Sunday, August 15, 2010

Fr. Matthias Neuman's Homily for Assumption

Assumption of Mary - Aug. 15, 2010

Readings: Rev. 11:19–12:6; 1 Cor 15:20-27; Lk 1:29-56

In the Jewish culture of Jesus’ day, there existed a type of literature called "midrash." This is a very important kind of writing. Midrash was a commentary or narrative that "filled in" the gaps that existed in the regular Scripture stories. There were many gaps in these sacred stories that people wondered about and they wanted to know about them. For example, what was going through Abraham’s mind when he was taking his son, Isaac, up the mountain to sacrifice him? What were the reactions of Adam and Eve to being expelled from the Garden of Eden? What was going through Moses’ mind when he was parting the Red Sea? The midrash writer tried to imagine those situations and write about them in a more detailed way. For example, someone asked a teacher why God appeared to Moses in a thornbush and not a more noble plant like a cedar of Lebanon? Rabbi Joshua ben Karhah answered: "To teach you that there is no space free of the Divine Presence, not even a thornbush." (Midrash Reader, p. 36)

It’s important for us to know that early Christian literature had many similar writings, although a lot of Christians today are not familiar with them. Early Christians too wanted to "fill in the gaps" in many of the Gospel stories. There were a lot of Midrashim written about Mary, the mother of Jesus: what was the conception and birth of Jesus like? How did she feel seeing the passion and death of Jesus? Did Jesus share any special knowledge with her? One early Christian document, the Gospel of Bartholomew, tries to fill in the relationship between Mary and the Apostles after the Resurrection: "Now the Apostles were together with Mary, and Mary said, ‘Let us stand up and pray.’ And the Apostles all stood behind Mary. She said to Peter, ‘Peter, chief of the Apostles, the greatest pillar, do you stand behind me? Did not our Lord say, The head of the man is Christ, but the head of the woman is man? Therefore stand in front of me to pray. But they all said to her: ‘In you the Lord set his tabernacle and was pleased to be contained within you. Therefore you now have more right than we to lead in prayer.’" (The Other Bible, p. 353) It’s important to know that, even though a writing like this was not accepted into the New Testament list, it was still frequently read by Christians and played a part in shaping their spirituality. We can see that already in the second century Christians were according a high place to Mary in their spirituality.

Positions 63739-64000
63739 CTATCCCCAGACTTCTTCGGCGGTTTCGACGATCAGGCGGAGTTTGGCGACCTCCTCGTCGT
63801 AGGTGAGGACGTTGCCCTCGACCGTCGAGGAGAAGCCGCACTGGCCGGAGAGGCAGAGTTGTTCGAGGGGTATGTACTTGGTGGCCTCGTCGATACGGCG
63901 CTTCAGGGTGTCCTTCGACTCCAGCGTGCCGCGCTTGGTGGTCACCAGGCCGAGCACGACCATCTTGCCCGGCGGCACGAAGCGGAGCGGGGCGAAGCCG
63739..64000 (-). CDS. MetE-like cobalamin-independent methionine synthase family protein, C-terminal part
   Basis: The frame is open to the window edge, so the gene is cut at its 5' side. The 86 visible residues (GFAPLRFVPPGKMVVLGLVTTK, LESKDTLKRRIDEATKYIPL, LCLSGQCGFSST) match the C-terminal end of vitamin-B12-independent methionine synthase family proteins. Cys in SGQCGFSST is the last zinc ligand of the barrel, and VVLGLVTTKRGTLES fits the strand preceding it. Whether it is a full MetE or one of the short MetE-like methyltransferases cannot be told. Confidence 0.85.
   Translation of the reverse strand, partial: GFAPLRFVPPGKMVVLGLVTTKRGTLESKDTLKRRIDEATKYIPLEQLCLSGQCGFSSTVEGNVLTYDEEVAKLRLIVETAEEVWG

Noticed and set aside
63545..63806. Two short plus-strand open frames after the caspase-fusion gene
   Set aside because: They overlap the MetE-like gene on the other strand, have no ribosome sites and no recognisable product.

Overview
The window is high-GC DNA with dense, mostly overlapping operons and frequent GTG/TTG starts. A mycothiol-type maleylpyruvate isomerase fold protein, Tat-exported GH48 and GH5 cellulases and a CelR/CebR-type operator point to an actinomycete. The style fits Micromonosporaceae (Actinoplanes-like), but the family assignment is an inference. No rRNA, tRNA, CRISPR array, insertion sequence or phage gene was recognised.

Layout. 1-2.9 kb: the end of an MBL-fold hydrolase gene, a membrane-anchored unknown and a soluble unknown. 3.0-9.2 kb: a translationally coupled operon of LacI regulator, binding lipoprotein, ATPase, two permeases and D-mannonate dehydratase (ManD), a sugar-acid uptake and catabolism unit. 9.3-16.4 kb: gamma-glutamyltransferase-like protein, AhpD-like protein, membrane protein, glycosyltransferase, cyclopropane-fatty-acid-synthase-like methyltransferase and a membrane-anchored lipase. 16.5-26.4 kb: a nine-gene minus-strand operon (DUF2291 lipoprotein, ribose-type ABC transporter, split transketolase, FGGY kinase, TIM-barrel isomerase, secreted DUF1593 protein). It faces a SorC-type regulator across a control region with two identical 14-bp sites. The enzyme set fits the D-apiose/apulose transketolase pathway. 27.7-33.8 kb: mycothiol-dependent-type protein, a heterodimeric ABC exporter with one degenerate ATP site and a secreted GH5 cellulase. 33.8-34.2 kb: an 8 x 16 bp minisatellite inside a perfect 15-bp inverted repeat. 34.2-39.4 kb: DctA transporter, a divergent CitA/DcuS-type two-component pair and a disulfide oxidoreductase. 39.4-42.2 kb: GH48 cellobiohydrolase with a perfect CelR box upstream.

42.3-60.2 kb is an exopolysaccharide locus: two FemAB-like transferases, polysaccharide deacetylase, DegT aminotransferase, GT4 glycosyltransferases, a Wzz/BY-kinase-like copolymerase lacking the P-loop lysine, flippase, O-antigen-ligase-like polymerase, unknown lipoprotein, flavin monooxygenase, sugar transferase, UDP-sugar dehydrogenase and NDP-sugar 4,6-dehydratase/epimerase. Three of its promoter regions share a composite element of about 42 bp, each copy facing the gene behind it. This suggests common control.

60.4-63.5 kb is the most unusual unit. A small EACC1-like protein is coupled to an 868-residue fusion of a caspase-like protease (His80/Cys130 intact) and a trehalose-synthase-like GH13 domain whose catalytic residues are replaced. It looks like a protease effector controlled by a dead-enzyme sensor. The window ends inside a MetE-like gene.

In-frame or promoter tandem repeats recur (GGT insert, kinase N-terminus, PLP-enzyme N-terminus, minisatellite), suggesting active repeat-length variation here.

The Gospel of Bartholomew is a work of religious imagination of 1800 years ago, but in a real way we still continue that same process of "filling in the gaps." However, our world is very different from the 2nd or 3rd century Roman Empire. We ask different questions and are not as attracted as they were to super-physical wonders and powers (visions and fire from the mouth). We are attracted much more to Mary’s human virtues in her struggle along life’s way, virtues and a struggle that we can follow and try to imitate. There’s a lot of good spiritual writing about Mary that’s a kind of modern midrash. I remember that I was first impressed by this in a book by Max Thurian entitled, Mary, Mother of the Lord. (Max Thurian was a co-founder with Roger Schutz of the ecumenical monastery of Taize.) In this book Thurian described Mary as the epitome of the Jewish spirituality of her time—devoted to prayer and assiduous to all the requirements of the faith. Reading that was the first time Mary really came alive to me as a human person whom I could aspire to imitate. I remember a lovely chapter he had, entitled "Daughter of Zion."

Many other authors today have accented similar aspects about her: her spiritual courage in facing the unknown or her perseverance in faith through the passion and death of Jesus or her depth of love in taking John and the other Apostles as her own. Indeed, the Church has proclaimed Mary as our Mother and Model; we are to learn from her. That’s what we celebrate this day.

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